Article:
Correspondence to the Adjutant-General's Office, Bureau for Colored Troops from C.W. Foster
ADJT. GEN"S. OFFICE, BUREAU FOR COLORED TROOPS
October 20, 1864.
Adjutant-General U. S. Army:
Sir: The following report of the operations of this Bureau during the past year is respectfully submitted:
Since my last annual report the organization and recruitment of colored troops have steadily advanced; many new regiments have been mustered in and the older regiments, reduced by service, have been strengthened by volunteer enlistments and the assignment of drafted men and substitutes. On the 31st of October 1863, the date of my last annual report, there were, as shown by the official returns on file in this office, 58 regimental organizations, with a total strength of 37,707. According to the same data, there are at the present time in service, 140 regiments, including all arms, with a total strength of 101,950, divided as follows, viz:
|12 regiments of artillery (heavy)||12,226|
|8 batteries of artillery (light)||833|
|6 batteries of cavalry||5,605|
|121 regiments of infantry||88,286|
Increase in the number of regiments since October 31, 1863, 82; increase in the number of officers and men since October 31, 1863, 63,243.
This branch of the service has lost by battle, disease, discharge, and desertion, from the commencement of its organization to the present time, 33,139.
There have been transferred to the navy and other branches of the public service 1,624. Add to this number the number now in service, and it gives a total, officers and men, connected with the colored troops, from date of first organization to the present time, of 136,713.
There have been enlisted and mustered into service at the several rendezvous established in the rebel States in pursuance of act of Congress approved July 4, 1864, up to October 15, 1864, 2,510 colored recruits. These have been assigned to old regiments.
By direction of the Secretary of War, the designation of the regiments composing the Corps d"Afrique, in the Department of the Gulf has been changed to U. S. Colored Troops and the enlisted men of five of said regiments,, viz, Seventy-ninth, Eighty-third, Eighty-eighth, Eight-ninth, and Ninetieth, distributed among the remaining twenty-three regiments of that corps. The supernumerary officers have been mustered out of service subject, however, to examination, with a view of their reappointment in other colored regiments, under regulations established by Major-General Canby, subject to the approval of the Secretary of War.
This measure was absolutely demanded by the interests of the service, the colored regiments in that department, with but one or two exceptions, never having had a minimum number of enlisted men, as prescribed by law, while, as a general rule, they had the full number of officers allowed a maximum organization. A further consolidation of these regiments is now under consideration by Major General Canby, whose action in the matter will be brought to the notice of the Department at the proper time.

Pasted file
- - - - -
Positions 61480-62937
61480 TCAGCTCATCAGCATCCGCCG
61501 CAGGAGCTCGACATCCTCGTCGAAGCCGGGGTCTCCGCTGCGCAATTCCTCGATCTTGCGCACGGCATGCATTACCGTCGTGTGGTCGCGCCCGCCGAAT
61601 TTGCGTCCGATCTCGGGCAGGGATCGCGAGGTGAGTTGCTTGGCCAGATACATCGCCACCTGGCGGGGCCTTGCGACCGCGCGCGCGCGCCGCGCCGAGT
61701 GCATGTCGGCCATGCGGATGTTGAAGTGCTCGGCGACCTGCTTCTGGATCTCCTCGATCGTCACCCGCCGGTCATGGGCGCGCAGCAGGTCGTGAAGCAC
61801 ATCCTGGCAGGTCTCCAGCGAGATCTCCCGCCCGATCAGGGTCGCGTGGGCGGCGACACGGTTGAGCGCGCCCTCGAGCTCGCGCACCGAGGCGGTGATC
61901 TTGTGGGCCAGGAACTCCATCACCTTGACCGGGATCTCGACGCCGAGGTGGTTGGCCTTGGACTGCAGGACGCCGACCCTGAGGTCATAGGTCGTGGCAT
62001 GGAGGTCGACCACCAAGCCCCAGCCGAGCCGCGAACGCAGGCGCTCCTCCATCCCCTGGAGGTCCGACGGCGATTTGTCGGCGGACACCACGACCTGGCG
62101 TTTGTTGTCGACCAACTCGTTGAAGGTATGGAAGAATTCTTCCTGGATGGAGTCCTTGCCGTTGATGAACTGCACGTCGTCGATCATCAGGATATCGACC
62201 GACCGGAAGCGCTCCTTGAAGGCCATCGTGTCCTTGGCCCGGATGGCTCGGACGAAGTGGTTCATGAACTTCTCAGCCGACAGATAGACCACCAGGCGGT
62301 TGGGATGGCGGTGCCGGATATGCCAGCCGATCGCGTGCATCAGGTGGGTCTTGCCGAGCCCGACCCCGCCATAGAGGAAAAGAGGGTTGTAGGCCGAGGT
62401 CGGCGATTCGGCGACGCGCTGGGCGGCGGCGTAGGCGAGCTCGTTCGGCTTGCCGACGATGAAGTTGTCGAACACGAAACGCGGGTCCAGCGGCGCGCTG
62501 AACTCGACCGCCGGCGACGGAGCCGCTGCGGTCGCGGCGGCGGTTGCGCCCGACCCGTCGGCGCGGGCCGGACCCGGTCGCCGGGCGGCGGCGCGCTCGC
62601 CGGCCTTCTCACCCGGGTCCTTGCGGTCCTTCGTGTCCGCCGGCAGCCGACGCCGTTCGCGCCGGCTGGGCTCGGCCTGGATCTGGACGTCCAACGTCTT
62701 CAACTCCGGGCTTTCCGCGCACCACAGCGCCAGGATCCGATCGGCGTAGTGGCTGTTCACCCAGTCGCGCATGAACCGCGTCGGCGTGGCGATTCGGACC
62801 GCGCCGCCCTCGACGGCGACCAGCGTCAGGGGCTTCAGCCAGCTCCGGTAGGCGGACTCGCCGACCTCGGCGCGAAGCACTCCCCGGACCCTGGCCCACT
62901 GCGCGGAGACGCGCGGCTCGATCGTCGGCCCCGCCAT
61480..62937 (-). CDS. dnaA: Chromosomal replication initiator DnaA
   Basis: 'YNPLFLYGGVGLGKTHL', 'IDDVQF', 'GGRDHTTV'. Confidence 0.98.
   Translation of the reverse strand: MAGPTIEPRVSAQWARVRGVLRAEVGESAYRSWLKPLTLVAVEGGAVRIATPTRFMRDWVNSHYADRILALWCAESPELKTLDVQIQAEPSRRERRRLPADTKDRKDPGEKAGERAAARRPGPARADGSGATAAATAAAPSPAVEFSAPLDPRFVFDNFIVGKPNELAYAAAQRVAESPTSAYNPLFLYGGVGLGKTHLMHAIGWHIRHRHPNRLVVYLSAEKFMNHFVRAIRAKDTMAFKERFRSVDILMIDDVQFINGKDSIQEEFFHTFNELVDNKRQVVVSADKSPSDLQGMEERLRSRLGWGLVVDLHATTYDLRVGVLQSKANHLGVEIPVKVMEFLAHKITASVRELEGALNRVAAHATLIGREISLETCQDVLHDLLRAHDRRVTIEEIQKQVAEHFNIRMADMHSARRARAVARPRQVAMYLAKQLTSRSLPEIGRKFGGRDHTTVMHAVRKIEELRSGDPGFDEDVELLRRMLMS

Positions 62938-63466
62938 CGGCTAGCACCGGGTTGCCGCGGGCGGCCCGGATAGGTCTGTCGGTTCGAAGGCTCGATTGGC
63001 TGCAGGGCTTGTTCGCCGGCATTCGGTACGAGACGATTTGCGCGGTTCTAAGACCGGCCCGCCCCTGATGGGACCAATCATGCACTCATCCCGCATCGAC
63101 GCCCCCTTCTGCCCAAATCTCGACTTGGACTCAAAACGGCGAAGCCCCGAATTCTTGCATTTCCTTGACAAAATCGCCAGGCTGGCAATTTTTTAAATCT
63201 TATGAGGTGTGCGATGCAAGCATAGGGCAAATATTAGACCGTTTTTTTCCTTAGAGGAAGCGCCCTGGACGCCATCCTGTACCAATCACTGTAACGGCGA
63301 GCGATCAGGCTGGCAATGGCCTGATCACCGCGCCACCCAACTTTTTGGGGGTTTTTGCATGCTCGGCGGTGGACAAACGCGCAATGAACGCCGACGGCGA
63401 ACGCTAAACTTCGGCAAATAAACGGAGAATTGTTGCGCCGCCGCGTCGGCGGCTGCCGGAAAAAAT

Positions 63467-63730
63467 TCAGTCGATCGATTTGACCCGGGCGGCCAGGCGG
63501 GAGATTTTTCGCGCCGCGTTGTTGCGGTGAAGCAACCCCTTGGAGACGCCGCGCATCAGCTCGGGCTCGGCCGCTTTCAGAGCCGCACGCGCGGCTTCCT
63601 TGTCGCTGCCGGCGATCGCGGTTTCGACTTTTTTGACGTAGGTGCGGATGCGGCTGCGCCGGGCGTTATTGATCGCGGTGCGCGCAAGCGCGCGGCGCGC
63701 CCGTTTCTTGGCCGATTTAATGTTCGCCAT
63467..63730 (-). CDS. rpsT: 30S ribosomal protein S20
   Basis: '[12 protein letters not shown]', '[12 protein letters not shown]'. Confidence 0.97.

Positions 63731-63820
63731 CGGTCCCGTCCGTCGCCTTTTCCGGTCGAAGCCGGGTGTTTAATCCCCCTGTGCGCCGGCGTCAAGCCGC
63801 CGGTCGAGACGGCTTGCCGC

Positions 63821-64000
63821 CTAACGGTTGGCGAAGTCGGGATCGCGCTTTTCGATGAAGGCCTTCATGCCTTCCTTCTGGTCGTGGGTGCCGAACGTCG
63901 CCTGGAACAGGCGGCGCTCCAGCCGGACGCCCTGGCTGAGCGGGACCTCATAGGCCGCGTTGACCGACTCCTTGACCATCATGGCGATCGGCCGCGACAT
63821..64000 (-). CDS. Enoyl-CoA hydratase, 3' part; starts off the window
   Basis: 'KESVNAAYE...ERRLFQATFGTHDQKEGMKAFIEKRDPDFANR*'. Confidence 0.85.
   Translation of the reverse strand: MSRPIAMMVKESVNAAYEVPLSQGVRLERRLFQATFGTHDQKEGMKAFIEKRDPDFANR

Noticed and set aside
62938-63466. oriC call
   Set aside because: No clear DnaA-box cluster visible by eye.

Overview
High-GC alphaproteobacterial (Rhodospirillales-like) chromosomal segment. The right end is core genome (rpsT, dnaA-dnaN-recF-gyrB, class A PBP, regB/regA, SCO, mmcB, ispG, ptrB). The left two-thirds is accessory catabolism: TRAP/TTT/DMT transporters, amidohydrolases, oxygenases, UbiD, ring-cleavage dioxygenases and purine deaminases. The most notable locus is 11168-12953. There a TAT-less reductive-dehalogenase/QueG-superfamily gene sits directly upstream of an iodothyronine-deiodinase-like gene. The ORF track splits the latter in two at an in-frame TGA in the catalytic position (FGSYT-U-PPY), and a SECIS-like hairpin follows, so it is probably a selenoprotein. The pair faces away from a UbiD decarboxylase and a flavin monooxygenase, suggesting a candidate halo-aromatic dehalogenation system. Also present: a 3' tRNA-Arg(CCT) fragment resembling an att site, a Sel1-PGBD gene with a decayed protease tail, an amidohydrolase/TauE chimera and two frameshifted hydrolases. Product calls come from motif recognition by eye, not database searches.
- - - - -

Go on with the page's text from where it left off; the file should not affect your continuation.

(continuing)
The excellence and utility of the system of competitive examinations of candidates for appointment as officers of colored troops, which was established by the Department a short time prior to my assignment to this Bureau, is further demonstrated by the experience of the past year.
Two thousand five hundred and sixty-eight candidates for appointments have during the year been examined, 978 of whom were rejected.
There have been appointed during the year 1,599 officers of all grades, not including a large number of provisional appointments made in the Southwest by department commanders and others, to whom authority to appoint officers has been delegated. In no instance of which I am informed have the officers of any regiment appointed form those examined behaved in the face of the enemy in any other than a creditable manner, and their commands are so far advanced in discipline and instruction as can reasonably be expected from their length of service.
A board or commission charged to award a just compensation to loyal owners in the state of Maryland whose slaves enlisted in the military service in the United States has been in session at Baltimore, Md, since December 1863. The whole number of claims presented to October 4, 1864, is 2,015, five of these being for men drafted.
Up to October 1, 1864, 244 of these claims had been passed upon by the commission; of these nine were rejected, and upon the remainder awards were made proportionate in each case to the term of service which the recruit had prior to enlistment owed to the claimant. Twenty-five of the accepted claims, amounting in the aggregate to $6,900, have been paid by the disbursing officer attached to this Bureau. Unpaid claims amounting to 447,800 are now on file in this office.
For a more detailed statement of the disbursements in connection with this board your attention is respectfully invited to the report of the disbursing officer, Capt. LeG. Benedict, assistant adjutant-general of volunteers, which is herewith.*
By the death of S. F. Streeter, esq., late president of this Board, the Government has lost a servant justly distinguished for his integrity and efficiency.
The board recently appointed by the Secretary of War to investigate similar claims arising in the State of Delaware, has commenced its sittings. Only eight claims have yet been presented.
Brig. Gen. L. Thomas, Adjutant-General of U. S. Army, who has superintended and directed the organization of nearly all the new regiments raised in the slave States and States in rebellion, will, it is presumed, make a detailed, report of his operations.
I have the honor to be, sir, very respectfully, your obedient servant,
C. W. FOSTER,
Assistant-Adjutant General of Volunteers
SOURCE: United States War Department. THE WAR OF THE REBELLION: A Compilation of the Official Records of the Union and Confederate Armies. Series III, Volume 4. Washington: Government Printing Office, 1880-1901.